It’s easy to island hop around the Amelia Island area. LOCATION! LOCATION! Amelia Island is uniquely situated, so visitors and residents alike can easily explore several barrier islands, a snug cluster near the Florida-Georgia border along the Atlantic coast.
Slightly north of Amelia is Cumberland Island, GA (a protected National Seashore), and to the south is Big Talbot and Little Talbot Islands (Florida State Parks). The Florida island state parks just south of Amelia are easy to reach by driving along Heckscher Drive (this is the road on the south side of the Nassau Sound bridge that leads on/off Amelia Island).
Big Talbot Island
Known for its unique “Boneyard Beach,” this visually interesting shoreline is the resting place of dead trees that have been weathered into natural works of art — a photographer’s fantasy land. The salt-washed skeletons of live oak and cedar trees that once grew near the shore transform the Big Talbot Island beach into an intriguing place to explore with camera in hand. The Florida Park Service warns that the use of a metal detector is prohibited in the park and removal of driftwood or artifacts from the park is also prohibited.
Little Talbot Island
With over five miles of lovely beachfront, Little Talbot is one of the few remaining undeveloped barrier islands in Florida. Hike through maritime forest and see magnificent coastal dunes. The park’s natural habitat is rich with coastal wildlife. There’s potential opportunity to glimpse a large variety of native and migratory birds. Little Talbot does offers a campground (book campsites online via Reserve America). Frequent coastal nature education programs are offered by park rangers, call Little Talbot Island State Park for more info at 904-251-2320.
Fort George Island
An added bonus, Fort George Island is just 3 miles south of Little Talbot Island, home to the oldest surviving plantation house in Florida, the Kingsley Plantation. Read article, see photo gallery to learn more. Kingsley Plantation is an excellent historic site to visit, open daily, free to visitors with spectacular riverfront vistas, an informative history garden, slave cabin ruins, barn and gift shop).
Cumberland Island, Georgia
You really have to see Cumberland in person to fully comprehend its beauty and serenity. According to the National Parks Service, Cumberland Island has one of the largest maritime forests remaining in the United States and one of the largest wilderness areas in a National Seashore on America’s east coast. Daily visitors are limited to only 300 per day on this 17.5 mile long island that is bigger than Amelia Island.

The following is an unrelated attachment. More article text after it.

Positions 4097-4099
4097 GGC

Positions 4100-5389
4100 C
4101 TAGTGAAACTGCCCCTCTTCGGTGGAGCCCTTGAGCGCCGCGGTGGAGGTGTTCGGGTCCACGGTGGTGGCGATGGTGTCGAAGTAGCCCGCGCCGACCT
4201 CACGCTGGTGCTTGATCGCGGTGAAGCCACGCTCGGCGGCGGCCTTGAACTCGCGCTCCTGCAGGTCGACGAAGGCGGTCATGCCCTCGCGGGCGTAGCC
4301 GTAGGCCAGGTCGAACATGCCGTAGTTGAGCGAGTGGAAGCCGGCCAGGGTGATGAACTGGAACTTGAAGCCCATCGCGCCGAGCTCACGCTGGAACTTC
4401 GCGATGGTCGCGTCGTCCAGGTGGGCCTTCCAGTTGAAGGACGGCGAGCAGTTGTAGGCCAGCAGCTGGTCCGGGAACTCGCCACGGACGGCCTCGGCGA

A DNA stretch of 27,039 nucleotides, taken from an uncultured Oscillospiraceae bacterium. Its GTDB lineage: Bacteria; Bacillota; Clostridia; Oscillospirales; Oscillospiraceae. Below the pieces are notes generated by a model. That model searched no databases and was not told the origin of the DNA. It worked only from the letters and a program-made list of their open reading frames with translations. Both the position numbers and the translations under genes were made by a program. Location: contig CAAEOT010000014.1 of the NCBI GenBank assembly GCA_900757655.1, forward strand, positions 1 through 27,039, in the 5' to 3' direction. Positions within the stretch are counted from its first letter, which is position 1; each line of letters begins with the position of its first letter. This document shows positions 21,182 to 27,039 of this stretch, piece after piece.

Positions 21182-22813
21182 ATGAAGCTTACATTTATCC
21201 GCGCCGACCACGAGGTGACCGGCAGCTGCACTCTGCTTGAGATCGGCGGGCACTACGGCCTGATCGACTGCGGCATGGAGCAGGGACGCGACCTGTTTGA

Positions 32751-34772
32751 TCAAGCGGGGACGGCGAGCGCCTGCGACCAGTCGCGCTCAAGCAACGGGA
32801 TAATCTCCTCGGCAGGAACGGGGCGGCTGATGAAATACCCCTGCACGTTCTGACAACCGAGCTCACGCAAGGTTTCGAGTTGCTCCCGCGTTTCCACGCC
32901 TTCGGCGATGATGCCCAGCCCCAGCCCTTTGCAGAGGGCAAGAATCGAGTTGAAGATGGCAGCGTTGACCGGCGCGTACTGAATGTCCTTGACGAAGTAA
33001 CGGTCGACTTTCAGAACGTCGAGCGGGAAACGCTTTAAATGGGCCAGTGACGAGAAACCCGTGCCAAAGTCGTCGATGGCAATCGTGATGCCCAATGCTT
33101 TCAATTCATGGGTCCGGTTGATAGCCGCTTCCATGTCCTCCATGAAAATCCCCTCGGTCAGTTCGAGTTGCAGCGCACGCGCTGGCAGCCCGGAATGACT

Cumberland Island, Georgia is located just off Amelia Island’s northern tip. You can clearly see this island across the Cumberland Sound from Amelia Island’s Fort Clinch State Park — another wonderful, natural park to explore here.) While the Florida islands mentioned above are all accessible by driving, one must take a ferry to reach Cumberland Island, GA.
For those with the time, devote a full day just for visiting Cumberland Island, one of the best experiences in the Southeast USA for nature lovers (history buffs, too). However, a trip to Cumberland is most suitable for those who can easily walk around to explore (or able to ride a bicycle) and less suitable for fragile seniors and pre-school children (under 6). Be sure to pack (and carry around) your own food and drinks, sunscreen and insect repellent. There’s no public transportation unless you take the $45 per person “Lands and Legacies” 6-hour van tour), no stores and no restaurants on Cumberland. There are some water fountains available and restrooms (but few on the island and far between). There are NO TRASH CANS so your empty drink containers, sandwich and snack wrappings, etc., must be carried back off the island.
St. Marys Ferry
The Cumberland public access ferry departure is located in St. Marys, Georgia (about a 45-minute drive north from Amelia). The spring/summer 2017 ferry to Cumberland departs at 9 am and 11:45 am from St. Marys, GA. You can transport your bicycle on ferry (but limited space) for $10 fee, or rent a bike for $16 from ferry company (first come, first serve). The 2017 ferry tickets cost $28 per person, reserve seats in advance online, plus a $7 park entry fee. DIRECTIONS TO FERRY DOCK: For driving to St. Marys, put the Cumberland Island’s visitor center address in your GPS, located near ferry dock, 113 St. Marys Street, St Marys, GA 31558. NOTE: In the aftermath of Hurricane Matthew, Cumberland’s Dungeness arrival dock still remains closed in spring 2017 with the ferry dropping day trippers at the Sea Camp Dock, about a mile north of the popular Dungeness mansion ruins. Read much more about visiting Cumberland Island, see photo gallery.